Note Testing is recommended between any hosts and devices you plan to use together with EnableMinimumEncryptionKeySize enabled. We suggest deploying to devices where you have tested the configuration, or Bluetooth usage is not critical to the intended role of the device.   

Before deploying this mitigation in your environment, we recommended you first test any known devices (see issues below) and that you warn users of potential issues with untested Bluetooth devices. If you encounter issues, you will need to check for updated firmware or drivers for your devices or contact the manufacturer of your device. 

Issues you may encounter may include: 

  • Bluetooth devices may fail to pair or connect to your Windows Device. 

  • The Bluetooth radio in your Windows device may stop responding. 

  • You may receive an Event 48 in System event log: 

Event Log


Event Source


Event ID




Event Message Text

The local adapter does not support reading the encryption key size for a connected device. Insecure devices may be able to connect to this system.

  • You may receive an Event 49 in System event log: 

Event Log


Event Source


Event ID




Event Message Text

Windows rejected a connection from your Bluetooth device (%2) because the resulting encryption key size was smaller than the system required minimum.


Enable key length enforcement using Registry Editor

Important Using Registry Editor incorrectly can cause serious problems that may require you to reinstall your operating system. Microsoft cannot guarantee that problems resulting from the incorrect use of Registry Editor can be solved. Use Registry Editor at your own risk. For information about how to edit the registry, view the "Changing Keys and Values" Help topic in Registry Editor (Regedit.exe) or view the "Add and Delete Information in the Registry" and "Edit Registry Data" Help topics in Regedt32.exe.

  1. Select Start, select Run, type Regedit in the Open dialog box, and then select OK.

  2. Locate and select the following registry subkey: HKLM\System\CurrentControlSet\Policies\Hardware\Bluetooth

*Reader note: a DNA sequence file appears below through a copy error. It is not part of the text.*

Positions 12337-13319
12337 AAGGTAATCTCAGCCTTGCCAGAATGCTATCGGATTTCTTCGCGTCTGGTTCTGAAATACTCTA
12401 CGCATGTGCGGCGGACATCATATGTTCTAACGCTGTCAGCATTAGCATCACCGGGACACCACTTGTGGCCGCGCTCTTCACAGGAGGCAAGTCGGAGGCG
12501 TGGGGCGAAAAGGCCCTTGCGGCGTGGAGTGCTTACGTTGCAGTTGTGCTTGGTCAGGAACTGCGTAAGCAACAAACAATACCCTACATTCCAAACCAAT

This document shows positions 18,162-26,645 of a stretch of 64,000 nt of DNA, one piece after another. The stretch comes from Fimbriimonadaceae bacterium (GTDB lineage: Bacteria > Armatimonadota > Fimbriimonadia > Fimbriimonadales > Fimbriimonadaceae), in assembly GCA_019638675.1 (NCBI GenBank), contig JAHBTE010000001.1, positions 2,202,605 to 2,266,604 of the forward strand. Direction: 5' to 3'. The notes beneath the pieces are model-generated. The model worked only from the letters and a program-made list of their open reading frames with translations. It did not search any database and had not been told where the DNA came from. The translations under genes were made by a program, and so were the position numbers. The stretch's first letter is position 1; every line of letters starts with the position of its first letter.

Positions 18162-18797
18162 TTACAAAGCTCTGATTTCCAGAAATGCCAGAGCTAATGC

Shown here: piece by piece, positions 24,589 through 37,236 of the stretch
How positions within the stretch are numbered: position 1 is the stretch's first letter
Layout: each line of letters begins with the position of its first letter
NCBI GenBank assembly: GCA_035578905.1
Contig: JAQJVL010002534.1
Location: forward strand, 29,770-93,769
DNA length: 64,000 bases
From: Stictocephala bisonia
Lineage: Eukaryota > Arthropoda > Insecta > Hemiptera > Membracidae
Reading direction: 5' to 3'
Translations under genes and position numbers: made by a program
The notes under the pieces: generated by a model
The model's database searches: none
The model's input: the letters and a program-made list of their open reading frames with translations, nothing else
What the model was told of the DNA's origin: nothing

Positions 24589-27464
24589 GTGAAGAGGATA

3. On the Edit menu, select Modify to modify the EnableMinimumEncryptionKeySize registry entry.

  4. In the Value data box, type 1, and then select OK. This sets the "EnableMinimumEncryptionKeySize"=dword value to 00000001

  5. Exit Registry Editor.

  6. Restart the Windows device.

If you do not want to restart your Windows device, you can reset your Bluetooth device instead:

  1. On the device, go to the Bluetooth Settings.

  2. Turn off Bluetooth.

  3. Open Device Manager and locate the Bluetooth Controller.

  4. Right-click or long press on the Bluetooth Controller and select Disable device.

  5. After the device is disabled, right-click again and select Enable device.

  6. Turn on Bluetooth in Bluetooth Settings

Frequently Asked Questions

Microsoft released security updates on August 13th and customers who enable the security update are protected. The functionality is disabled by default when the update is installed. Users who have issues connecting using Bluetooth devices after installing and enabling this functionality should check to see if their OEM is providing additional guidance on updates and mitigations.

The August 2019 Windows Security Update:  

  • Determines if the Bluetooth controller supports the HCI_Read_Encryption_Key_Size command.

  • Issues a HCI_Read_Encryption_Key_Size command and tests whether the connection to a Bluetooth device supports the minimum encryption key size.

Failure on either test can prevent Bluetooth connections. Windows devices with incompatible Bluetooth controllers or Bluetooth devices may have to temporarily or permanently set EnableMinimumEncryptionKeySize value to 0 until controllers, firmware or drivers can be updated or the device itself updated.  

Refer to knowledge base article KB4507623 for known issues.

Please check the websites from your Windows device manufacturer (OEM), your Bluetooth radio driver provider and the manufacturer of your Bluetooth device.